worshiping heathen on the fast track to hell in a hand basket paid off and my parents finally allowed me to go to public school starting in 8th grade. Jess and I grew up putting Sun-In in our hair, went to summer camp together, and stocked our Caboodles with only the best Lip Smackers. She taught me which brands of clothes were cool – Jordache and Guess jeans and Espirit and CK tees. We read Sassy and YM magazines together and talked about boys. We washed our hair with Teen Spirit and graduated from Love’s Baby Soft to Elizabeth Arden’s Sunflowers until we got really mature and used GAP perfumes (but not the grass one, NOBODY liked the grass perfume). You know, 90’s girl stuff. 

I was diagnosed with IBD as a child and she wasn’t diagnosed until we were adults. As you can see in the first picture I was always behind by a lot in growth and development compared to others my age. We were only 5 months apart. I loved Jess but as each year passed it was evident we were growing apart. Not because we didn’t like each other but because we were growing up into ourselves which were two very different people at the

Jess was my childhood best friend. We had the kind of friendship that any 90’s girl could hope for, complete with BFF necklaces of course! We met when we were 9 years old during the summer after 4th grade when my family moved to a new house in a new city. We spent summers riding bikes and swimming in the pool in my backyard or at the one at our neighborhood’s clubhouse. We rode the bus together where she’d get off at the public school and I’d continue on to my tiny religious private school. At school we’d write each other notes folded the most complicated ways with W.B.S (write back soon) and other important acronyms written on them. Some doodles of yin-yangs and the Stussy S too for good measure. Jess was my ticket to meeting cool public school kids until all my begging and promises that I would not turn into a devil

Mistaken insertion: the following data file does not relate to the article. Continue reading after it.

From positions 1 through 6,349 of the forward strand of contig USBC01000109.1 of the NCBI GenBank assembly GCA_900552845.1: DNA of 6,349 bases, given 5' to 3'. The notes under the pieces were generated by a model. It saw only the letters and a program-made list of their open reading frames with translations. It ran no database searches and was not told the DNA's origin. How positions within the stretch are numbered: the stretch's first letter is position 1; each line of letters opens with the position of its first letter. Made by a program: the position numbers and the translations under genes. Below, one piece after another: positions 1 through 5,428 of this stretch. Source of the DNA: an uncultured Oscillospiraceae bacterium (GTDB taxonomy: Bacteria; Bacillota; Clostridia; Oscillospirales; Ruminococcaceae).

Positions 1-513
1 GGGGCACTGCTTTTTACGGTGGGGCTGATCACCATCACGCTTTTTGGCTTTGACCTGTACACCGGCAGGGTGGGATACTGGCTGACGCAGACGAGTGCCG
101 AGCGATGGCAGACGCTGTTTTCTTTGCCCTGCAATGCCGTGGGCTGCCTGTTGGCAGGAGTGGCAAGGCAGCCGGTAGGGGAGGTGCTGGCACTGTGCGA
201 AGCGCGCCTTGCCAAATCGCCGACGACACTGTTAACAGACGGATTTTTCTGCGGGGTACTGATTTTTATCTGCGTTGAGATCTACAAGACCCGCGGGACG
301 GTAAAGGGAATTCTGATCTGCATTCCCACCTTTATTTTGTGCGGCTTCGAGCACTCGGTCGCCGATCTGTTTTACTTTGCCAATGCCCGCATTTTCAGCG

About age 10 or 11 sitting on Jess's front porch

time. I always felt significantly behind her and not just in my delay in growth and puberty onset. She began showing an interest in boys much sooner than I did and I could not have cared less about them but I went along with it anyway. She was confident and popular and I was awkward and had the world’s worst self-esteem. While I could make her laugh hysterically when we were younger as we became teens she pulled me aside to tell me that I was embarrassing sometimes. It makes sense now… I used to wear a sombrero to the football games where I’d dance in the stands and stick my head in the marching band’s tuba player’s tubas while I told everyone that I was the “Fool of the Stands” and would be back next week. I also used to wear this teeeeeeeny, tiny top hat on my head. 

Embarrassing? I see her point. haha! We drifted in the middle of 8th grade and by the time we were in High School I rarely saw Jess but we never stopped being friends. It’s just one of those things that happen growing up. 

Jessica and I reconnected in our early 20’s and by that time she had been diagnosed with Crohn’s disease and we were able to talk about our experiences with IBD. We met for lunch and had a great time talking about the good ol’ days. Jess ended up having surgery and passing away from complications in 2007. I had my first surgery the following year at the same hospital with the same team. I really wished I had her there by my side. Jess was a great friend. I can’t imagine my pre-teen and teen years with anyone else. She laughed at my jokes and silly antics, loved me, and supported me. We had epic 90’s summers. The kind of summers without cell phones and the internet. Just us and our bikes and the world to explore. She called my mom her mom and she loved my baby sister as her own sister. Her brother and my brother are still friends. She taught me all I needed to know about growing up and made my awkward puberty years a lot easier to handle.